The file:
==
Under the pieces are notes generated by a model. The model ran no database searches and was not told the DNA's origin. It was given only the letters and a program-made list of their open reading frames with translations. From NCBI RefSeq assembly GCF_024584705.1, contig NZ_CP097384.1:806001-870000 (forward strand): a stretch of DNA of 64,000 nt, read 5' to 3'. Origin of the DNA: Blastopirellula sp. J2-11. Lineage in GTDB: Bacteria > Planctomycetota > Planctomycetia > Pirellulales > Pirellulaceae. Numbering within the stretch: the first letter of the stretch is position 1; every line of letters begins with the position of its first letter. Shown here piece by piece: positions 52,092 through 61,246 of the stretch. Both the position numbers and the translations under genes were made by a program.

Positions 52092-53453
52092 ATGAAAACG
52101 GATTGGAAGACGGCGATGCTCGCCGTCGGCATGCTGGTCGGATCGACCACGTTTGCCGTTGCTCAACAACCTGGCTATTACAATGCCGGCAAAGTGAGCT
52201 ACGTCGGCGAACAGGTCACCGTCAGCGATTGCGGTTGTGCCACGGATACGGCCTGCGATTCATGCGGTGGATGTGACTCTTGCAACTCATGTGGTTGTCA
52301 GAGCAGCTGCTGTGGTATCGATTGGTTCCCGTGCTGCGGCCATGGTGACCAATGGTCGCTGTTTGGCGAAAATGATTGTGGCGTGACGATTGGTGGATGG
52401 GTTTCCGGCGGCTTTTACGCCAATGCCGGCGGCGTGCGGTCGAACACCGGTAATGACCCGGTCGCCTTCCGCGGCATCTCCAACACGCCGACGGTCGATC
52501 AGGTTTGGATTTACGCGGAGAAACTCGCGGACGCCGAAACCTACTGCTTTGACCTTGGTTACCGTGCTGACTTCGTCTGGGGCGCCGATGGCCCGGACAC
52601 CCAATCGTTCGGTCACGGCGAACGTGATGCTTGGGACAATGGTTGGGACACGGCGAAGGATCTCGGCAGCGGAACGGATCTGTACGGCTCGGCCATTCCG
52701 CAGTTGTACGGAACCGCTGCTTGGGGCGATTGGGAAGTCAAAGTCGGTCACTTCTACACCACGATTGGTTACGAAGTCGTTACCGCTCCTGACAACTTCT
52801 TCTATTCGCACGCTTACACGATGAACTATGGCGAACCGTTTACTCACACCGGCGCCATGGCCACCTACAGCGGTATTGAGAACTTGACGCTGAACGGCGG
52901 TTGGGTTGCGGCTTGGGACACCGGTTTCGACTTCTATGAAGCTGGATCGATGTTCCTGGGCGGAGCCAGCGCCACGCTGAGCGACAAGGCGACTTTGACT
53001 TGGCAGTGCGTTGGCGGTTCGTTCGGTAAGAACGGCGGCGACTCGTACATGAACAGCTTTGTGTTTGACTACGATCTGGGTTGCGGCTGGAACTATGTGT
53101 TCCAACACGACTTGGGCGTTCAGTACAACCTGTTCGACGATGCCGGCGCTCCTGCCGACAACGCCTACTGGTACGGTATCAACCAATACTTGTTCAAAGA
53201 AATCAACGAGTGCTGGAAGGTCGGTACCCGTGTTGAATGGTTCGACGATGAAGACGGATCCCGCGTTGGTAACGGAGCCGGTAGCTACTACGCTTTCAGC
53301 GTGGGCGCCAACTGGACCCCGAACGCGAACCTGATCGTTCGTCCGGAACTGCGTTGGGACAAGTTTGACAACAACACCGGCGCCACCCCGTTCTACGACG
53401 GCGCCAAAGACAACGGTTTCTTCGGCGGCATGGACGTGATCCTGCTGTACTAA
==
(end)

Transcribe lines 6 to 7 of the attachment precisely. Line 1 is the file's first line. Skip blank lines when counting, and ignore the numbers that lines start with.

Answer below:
52301 GAGCAGCTGCTGTGGTATCGATTGGTTCCCGTGCTGCGGCCATGGTGACCAATGGTCGCTGTTTGGCGAAAATGATTGTGGCGTGACGATTGGTGGATGG
52401 GTTTCCGGCGGCTTTTACGCCAATGCCGGCGGCGTGCGGTCGAACACCGGTAATGACCCGGTCGCCTTCCGCGGCATCTCCAACACGCCGACGGTCGATC